This is a joke. We should treat it as such. The first serious budget proposal will come out of the House. That’s when we should pay attention.

The Canadian Model

To circle back to the most pressing topic of the day: S&P may be nitwits but their downgrade of our debt was utterly correct. We have not made any real inroads on our staggering debt load, the hysterics over the debt ceiling not withstanding. Until we address entitlements, we’re not serious. The S&P downgrade is not some esoteric financialspeak that has no relevance to us. It’s the canary in the coal mine: the warning that we’re heading toward very serious problems.

But the WaPo makes a good point this morning. If we want to get out of this, we should be more like Canada. Seriously:

A quick Canadian history lesson: in the early 1990s, things were looking pretty grim. The country had regularly run fiscal deficits since the 1960s. In 1993, stood out among the G-7 as having the most foreign indebtedness. As one analyst noted, “From the beginning of 1990 to the end of 1993, Canada experienced a long slide in economy activity and employment.” The country lost its AAA rating in 1993. Feel familiar?

Facing an unprecedented fiscal crisis, Canada got down to work. The country passed a landmark budget in 1995. The plan tilted heavily towards cutting expenditures but also included some new revenue (the ratio was about $7 in cuts for every $1 of revenue). Canada cut the civil service by about 25 percent and overhauled its pension program. The plan worked. Canada is now on much more financially-sound footing; S&P restored its AAA rating in 2002. The turnaround is now referred to, in some economic literature, as “The Maple Leaf Miracle.”

The heavy ratio of spending cuts to tax increases was because Canada had high taxes to begin with. But they are not alone in restoring their debt rating this way. Australia, Denmark, Finland and Sweden also restored their ratings. They got there in different ways but they all had something in common: they didn’t stick their thumbs up their asses and wait for the problem to solve itself. Restoring the debt rating wasn’t the goal, per se. But it was a useful harbinger of their overall finances. When S&P upgraded them, it was a sign that things were finally under control.

We’re not serious yet. Despite Obama’s supposed overtures on the subject, his party remains diametrically opposed to entitlement reforms (Pelosi has made it clear she will oppose any “grand bargain”). Last night’s GOP debate saw all the candidates oppose a theoretical 10-to-1 cuts to tax hikes deal. The so-called “Super-Committee” is being rigged for failure.

I don’t know what it will take for us to follow Canada into serious reform. Maybe another downgrade or stock market crash. But we can’t put with this shit any longer. We can’t afford to.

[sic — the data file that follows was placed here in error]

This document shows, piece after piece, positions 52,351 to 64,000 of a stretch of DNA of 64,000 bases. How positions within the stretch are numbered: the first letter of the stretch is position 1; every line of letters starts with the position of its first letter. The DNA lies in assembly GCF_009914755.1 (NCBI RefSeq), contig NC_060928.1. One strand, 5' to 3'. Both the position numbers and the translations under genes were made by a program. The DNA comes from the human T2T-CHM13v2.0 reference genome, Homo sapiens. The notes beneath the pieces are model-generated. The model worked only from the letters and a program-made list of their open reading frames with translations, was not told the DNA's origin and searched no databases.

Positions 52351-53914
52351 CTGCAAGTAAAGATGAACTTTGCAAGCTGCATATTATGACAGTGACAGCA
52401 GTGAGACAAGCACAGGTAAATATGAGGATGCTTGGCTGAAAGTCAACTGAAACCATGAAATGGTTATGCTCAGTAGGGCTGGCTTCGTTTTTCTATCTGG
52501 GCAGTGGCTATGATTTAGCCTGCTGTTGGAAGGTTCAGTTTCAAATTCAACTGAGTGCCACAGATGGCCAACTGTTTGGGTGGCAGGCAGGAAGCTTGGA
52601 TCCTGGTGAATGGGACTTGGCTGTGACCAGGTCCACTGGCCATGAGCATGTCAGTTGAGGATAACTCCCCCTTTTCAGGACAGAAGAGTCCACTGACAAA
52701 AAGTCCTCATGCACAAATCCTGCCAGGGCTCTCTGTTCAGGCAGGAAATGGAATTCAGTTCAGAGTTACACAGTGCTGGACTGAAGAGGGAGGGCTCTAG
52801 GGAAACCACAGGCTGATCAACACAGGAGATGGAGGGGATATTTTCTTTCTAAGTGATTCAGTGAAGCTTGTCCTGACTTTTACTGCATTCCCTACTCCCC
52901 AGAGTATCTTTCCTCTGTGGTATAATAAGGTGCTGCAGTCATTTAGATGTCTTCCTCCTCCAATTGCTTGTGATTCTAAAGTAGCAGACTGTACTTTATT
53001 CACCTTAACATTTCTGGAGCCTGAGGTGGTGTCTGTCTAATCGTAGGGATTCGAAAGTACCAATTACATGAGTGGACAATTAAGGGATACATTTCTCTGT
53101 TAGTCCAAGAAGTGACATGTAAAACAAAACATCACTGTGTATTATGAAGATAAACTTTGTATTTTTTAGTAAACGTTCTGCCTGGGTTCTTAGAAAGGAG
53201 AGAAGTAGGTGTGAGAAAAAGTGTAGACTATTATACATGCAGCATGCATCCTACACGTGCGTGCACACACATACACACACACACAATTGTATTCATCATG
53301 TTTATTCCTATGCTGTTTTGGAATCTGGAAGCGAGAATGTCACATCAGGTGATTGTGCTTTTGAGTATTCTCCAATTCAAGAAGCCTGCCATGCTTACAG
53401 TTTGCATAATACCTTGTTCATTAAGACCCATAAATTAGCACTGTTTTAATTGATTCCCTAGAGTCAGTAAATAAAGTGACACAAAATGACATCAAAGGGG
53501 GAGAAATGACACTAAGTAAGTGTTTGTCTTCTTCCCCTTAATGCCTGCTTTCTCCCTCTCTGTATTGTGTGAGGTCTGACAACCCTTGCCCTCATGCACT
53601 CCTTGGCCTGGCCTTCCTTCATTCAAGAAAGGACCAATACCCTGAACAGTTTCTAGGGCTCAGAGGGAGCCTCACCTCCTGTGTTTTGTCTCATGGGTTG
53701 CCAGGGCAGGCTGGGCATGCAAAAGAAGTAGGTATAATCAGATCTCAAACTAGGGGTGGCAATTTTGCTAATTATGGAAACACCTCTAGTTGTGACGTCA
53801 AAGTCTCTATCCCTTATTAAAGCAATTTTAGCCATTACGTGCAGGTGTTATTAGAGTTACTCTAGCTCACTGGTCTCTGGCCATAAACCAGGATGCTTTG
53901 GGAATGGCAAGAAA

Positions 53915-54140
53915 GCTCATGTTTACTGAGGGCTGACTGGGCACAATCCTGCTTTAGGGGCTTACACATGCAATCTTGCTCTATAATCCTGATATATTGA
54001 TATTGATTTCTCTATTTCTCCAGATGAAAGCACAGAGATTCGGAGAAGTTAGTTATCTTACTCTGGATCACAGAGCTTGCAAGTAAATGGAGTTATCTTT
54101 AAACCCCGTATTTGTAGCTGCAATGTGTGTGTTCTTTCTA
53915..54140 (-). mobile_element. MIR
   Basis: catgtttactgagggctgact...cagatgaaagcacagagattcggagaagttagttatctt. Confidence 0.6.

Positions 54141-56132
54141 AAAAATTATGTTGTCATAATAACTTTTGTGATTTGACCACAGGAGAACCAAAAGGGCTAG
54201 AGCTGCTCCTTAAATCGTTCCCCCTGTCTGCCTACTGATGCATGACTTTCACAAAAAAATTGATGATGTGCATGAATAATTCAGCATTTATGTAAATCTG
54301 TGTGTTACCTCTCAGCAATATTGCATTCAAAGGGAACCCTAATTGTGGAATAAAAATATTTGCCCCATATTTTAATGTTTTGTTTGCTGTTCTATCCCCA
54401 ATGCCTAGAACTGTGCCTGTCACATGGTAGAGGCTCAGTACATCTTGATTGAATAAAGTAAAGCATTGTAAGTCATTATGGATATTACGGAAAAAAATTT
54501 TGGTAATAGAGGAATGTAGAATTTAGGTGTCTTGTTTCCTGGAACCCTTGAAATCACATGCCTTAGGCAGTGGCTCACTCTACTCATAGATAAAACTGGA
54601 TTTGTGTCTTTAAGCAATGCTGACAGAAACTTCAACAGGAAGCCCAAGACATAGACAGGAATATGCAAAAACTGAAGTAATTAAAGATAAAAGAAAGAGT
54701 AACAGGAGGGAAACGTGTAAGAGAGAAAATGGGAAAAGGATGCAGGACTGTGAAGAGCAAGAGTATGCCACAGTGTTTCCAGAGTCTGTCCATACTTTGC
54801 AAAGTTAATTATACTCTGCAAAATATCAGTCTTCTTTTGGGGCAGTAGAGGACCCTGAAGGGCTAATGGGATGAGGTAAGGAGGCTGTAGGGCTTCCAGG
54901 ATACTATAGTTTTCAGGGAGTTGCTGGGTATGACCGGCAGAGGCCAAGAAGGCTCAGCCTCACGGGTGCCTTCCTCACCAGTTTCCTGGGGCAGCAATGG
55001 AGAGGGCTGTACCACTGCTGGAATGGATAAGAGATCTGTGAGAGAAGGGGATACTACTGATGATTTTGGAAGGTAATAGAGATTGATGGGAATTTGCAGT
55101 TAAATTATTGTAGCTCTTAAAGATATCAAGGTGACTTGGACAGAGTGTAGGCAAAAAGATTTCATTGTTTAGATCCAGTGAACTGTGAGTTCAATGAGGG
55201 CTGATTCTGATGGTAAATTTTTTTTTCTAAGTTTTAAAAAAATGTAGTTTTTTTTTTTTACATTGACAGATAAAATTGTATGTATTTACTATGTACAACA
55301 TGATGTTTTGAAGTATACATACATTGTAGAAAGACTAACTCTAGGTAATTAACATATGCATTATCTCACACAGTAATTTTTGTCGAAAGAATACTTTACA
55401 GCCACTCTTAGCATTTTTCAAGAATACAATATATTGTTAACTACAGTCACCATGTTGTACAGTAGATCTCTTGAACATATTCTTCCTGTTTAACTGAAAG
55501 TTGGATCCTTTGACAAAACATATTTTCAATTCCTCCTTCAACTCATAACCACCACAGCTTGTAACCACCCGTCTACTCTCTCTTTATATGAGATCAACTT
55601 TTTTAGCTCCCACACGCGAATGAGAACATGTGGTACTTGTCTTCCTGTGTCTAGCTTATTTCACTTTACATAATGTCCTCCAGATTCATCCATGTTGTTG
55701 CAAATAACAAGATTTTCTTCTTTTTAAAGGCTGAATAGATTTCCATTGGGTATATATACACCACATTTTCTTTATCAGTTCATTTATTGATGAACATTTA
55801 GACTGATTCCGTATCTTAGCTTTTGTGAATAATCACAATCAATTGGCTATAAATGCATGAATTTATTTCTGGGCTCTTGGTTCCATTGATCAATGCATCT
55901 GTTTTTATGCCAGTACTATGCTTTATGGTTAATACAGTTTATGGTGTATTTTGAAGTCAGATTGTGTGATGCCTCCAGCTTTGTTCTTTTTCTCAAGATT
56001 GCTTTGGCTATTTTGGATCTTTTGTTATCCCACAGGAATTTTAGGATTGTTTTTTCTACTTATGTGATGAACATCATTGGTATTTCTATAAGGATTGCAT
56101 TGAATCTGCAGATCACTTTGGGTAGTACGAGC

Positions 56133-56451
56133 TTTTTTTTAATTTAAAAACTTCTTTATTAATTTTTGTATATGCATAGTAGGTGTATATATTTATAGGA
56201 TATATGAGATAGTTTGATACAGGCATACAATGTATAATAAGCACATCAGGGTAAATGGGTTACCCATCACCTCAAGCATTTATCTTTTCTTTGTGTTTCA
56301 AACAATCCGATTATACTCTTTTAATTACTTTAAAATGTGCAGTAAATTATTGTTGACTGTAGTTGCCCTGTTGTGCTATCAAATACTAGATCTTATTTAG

I’ve been thinking a lot about the job problem in this country. Jobs are the problem right now. One in eleven Americans is unemployed, the knock-on economic effects are making a bad deficit situation worse and a long-term culture of dependence is being created. I am under no delusion that a blog post will change anything. But I thought I’d write up about 2000 words of thoughts on the subject so you’ll know where I’m coming from.

The fundamental problem with fixing the job situation is that we have two parties absolutely devoted to failed policy. On one side we have the Republicans insisting that just a few more rounds of Bush-style demand-side tax cuts will get things moving. However, there is very little evidence that these would help, even if we could afford them. We know what the Bush tax cuts did for jobs: jack.

The Bush tax cuts were followed by low GDP growth, negative median wage growth, and little job growth. Even before the Great Recession, growth in the Bush business cycle was the weakest since World War II. And the cuts cost about $2.6 trillion between 2001 and 2010, according to the Economic Policy Institute—adding to a debt future generations of taxpayers will pay for, plus interest.

To be fair, Sarbanes-Oxley played a role here as well. But the record is stark — one of the weakest economic booms since World War II and the tax cuts distinctly failing to “pay for themselves”. Tax cuts can pay for themselves when you’re cutting a marginal rate of 97% (Kennedy) or 70% (Reagan). The don’t pay for themselves when the marginal rate is in the 30’s or lower. No one is quite sure where the Laffer Curve turns over, but it’s not at 0.

On the other hand, we have a bunch of Democrats calling for more stimulus spending under the Keynsian theory that … actually I’m not sure what the Keynsians are on about. The stimulus failed and their response is to claim it wasn’t big enough — the equivalent of saying we’ll really really fly if we just jump off a taller building. Will Wilkinson called it a religion, a belief that government can create an infinite multiplier of loaves and fishes. Given the immunity of the Keynsians to fact, that’s a fair description.

So what do we need to do to get the economy moving?

Deficit Reduction: Bruce Bartlett:

Government mainly affects savings not so much through tax rates as through the budget deficit, which constitutes negative saving. When government borrows, it takes funds out of the economy that would otherwise be available to finance domestic investment. Alternatively, the U.S. must borrow more from foreigners, which increases the trade deficit. In the national income and product accounts, the trade deficit is subtracted from GDP, thus lowering growth.